5. Environmental Due Diligence

In 2024, if an offering is not environmentally sustainable, it may not be commercially sustainable.

Environmental due diligence evaluates environmental risks, compliance, and sustainability practices of a property or business, playing a crucial role in protecting investments and ensuring eco-friendly operations. 

One infamous example of the necessity of environmental due diligence came in 2015 with the Volkswagen emissions scandal. 

In 2015, the German car manufacturer admitted to installing illegal software in its diesel vehicles to cheat on emissions tests. The scandal resulted in fines, legal actions, and a significant loss of trust among consumers and investors. Volkswagen's reputation was tarnished, leading to a 20% decline in profits and over $30 billion freefall in market capitalization.

Here are a few core components to consider in your environmental due diligence investigations:

  • Environmental Regulations Compliance: Assess the company's conformity to environmental laws, identifying any past violations or areas of potential non-compliance.
  • Potential Liabilities: Investigate whether the company has any history of hazardous materials or contamination on the property, essential for understanding cleanup responsibilities and legal risks.
  • Established Sustainability Practices: Review the company's efforts towards sustainable operations, such as resource conservation and renewable energy use.

 

Benefit from Your Due Diligence Investigations 

Due diligence isn’t simply for steering clear of fishy investments. 

If you’re thorough in your process and ask essential questions, you may discover an offering that is significantly overvalued or undervalued. This can be vital in helping navigate negotiations and securing the best price for your portfolio.

To equip yourself with additional knowledge and tools, download our Due Diligence Guide. Inside, we’ve included asset-based due diligence checklists and red flags to look out for as you evaluate real estate, private equity, and precious metals opportunities.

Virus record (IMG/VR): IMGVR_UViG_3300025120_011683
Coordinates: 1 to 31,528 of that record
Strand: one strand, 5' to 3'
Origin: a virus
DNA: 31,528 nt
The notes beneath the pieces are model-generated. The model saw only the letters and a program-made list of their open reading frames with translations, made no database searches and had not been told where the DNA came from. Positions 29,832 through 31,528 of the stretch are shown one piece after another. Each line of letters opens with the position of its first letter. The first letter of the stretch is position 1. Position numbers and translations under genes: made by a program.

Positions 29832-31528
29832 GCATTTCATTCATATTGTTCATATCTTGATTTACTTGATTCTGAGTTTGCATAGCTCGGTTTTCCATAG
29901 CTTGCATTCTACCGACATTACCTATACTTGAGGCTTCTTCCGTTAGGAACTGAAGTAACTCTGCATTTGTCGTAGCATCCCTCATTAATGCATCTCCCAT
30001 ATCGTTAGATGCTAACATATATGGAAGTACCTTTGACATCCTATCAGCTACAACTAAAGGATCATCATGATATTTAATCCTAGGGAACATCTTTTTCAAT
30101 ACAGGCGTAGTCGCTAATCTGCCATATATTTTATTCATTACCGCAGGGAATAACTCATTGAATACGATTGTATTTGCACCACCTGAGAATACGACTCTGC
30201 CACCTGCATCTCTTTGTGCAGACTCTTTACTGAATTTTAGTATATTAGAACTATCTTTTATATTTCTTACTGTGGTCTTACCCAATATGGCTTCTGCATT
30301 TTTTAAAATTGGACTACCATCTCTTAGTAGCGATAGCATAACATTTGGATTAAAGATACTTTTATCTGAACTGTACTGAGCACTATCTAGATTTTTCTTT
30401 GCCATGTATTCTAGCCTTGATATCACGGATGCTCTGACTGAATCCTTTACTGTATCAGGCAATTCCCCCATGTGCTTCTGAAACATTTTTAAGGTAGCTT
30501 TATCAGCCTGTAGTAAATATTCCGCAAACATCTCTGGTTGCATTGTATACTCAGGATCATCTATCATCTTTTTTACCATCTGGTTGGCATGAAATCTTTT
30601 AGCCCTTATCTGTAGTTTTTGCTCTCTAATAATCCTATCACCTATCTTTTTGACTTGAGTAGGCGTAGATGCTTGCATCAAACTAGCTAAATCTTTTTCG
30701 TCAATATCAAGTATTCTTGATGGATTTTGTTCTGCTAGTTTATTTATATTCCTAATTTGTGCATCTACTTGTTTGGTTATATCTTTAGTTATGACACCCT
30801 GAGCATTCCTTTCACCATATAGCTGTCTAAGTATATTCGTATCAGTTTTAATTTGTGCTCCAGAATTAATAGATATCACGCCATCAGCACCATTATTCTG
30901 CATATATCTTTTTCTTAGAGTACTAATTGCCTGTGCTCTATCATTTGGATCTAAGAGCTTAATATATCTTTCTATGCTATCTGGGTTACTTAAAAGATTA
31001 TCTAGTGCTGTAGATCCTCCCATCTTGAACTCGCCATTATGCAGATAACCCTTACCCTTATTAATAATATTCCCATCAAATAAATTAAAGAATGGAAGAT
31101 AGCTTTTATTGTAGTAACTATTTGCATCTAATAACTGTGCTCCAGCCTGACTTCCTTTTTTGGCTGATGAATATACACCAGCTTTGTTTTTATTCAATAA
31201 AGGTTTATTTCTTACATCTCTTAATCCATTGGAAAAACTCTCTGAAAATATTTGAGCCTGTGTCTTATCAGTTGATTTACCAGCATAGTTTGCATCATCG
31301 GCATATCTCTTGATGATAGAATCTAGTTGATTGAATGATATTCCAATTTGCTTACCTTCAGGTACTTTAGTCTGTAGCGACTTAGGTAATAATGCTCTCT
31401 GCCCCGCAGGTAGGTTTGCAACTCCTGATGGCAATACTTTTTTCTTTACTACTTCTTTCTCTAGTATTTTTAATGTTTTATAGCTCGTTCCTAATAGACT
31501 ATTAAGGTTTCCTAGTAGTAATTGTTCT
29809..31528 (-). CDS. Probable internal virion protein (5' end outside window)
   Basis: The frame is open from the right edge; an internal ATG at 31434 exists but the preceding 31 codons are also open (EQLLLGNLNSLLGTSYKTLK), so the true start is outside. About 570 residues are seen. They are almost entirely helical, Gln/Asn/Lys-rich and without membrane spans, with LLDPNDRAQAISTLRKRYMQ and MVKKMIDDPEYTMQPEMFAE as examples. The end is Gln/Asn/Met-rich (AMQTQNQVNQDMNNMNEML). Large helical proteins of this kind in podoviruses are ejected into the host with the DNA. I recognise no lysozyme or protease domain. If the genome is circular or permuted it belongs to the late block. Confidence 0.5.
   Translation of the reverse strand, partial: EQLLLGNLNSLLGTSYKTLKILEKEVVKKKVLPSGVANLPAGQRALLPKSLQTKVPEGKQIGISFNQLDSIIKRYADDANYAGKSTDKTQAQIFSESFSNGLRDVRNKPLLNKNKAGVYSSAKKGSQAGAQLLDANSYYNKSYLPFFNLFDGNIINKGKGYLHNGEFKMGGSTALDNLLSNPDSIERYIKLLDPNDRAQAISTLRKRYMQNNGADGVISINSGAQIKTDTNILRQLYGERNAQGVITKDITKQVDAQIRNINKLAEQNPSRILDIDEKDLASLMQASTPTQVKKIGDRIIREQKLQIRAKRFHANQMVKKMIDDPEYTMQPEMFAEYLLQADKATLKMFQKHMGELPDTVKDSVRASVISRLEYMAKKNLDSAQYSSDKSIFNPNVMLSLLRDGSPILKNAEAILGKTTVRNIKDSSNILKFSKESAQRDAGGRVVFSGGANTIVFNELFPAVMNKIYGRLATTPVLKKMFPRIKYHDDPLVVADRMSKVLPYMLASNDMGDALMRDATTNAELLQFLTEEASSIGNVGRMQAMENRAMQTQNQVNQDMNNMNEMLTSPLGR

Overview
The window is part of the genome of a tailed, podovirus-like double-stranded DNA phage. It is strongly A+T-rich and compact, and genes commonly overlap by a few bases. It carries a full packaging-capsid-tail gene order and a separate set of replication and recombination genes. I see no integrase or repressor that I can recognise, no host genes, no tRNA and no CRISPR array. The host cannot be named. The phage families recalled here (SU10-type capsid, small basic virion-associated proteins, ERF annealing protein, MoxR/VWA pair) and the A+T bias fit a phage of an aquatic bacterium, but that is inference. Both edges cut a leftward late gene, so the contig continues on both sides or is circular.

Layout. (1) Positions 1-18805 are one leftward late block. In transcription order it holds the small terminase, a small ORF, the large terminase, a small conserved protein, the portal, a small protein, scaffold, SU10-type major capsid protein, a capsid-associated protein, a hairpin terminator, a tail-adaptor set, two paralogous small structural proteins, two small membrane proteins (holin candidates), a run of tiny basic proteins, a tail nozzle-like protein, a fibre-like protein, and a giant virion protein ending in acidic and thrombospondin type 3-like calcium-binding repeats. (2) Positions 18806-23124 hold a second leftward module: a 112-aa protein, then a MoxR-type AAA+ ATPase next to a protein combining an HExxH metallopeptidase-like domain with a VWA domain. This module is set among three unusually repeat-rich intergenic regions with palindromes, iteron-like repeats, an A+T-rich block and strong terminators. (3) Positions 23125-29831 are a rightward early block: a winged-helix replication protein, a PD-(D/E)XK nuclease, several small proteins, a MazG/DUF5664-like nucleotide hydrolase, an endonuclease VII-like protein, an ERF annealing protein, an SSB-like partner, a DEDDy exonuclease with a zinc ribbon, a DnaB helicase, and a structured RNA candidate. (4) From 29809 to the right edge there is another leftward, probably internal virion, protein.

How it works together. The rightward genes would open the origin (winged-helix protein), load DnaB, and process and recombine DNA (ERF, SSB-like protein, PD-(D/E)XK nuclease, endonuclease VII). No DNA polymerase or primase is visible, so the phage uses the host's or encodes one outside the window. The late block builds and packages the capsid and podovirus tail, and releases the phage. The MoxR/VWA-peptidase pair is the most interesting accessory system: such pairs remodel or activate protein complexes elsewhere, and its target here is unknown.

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Self-Directed IRA Due Diligence Guide

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Remember, if you’re uniquely skilled at exercising due diligence, you may be able to spot hidden gems better than the competition. However, most IRAs and 401(k) plans limit their investment options to publicly traded securities. In these heavily-scrutinized markets, it’s much more difficult to spot a diamond in the rough. 

In the private markets, there are much fewer analysts combing through every potential offering. While these opportunities present higher risks, they also may offer greater rewards.

To benefit from your due diligence skills with your IRA or 401(k) funds, you need a self-directed IRA (SDIRA).

With this type of investment account, you can invest your retirement funds in any asset the IRS allows, including startups, small business, and real estate opportunities. If you have an eagle eye for undervalued offerings, you may be able to generate a higher rate-of-return. Plus, you still benefit from all of the tax advantages that come with a traditional or Roth IRA.

Interested in whether an SDIRA is right for you? Download our SDIRA Basics Guide. There, we’ve outlined exactly what an SDIRA can and cannot invest in. Plus, you’ll find a step-by-step walkthrough to open your account, fund it, and start investing.

Or, if you’re looking for more due diligence tips and strategies, check out our growing library of due diligence articles in the Learning Center.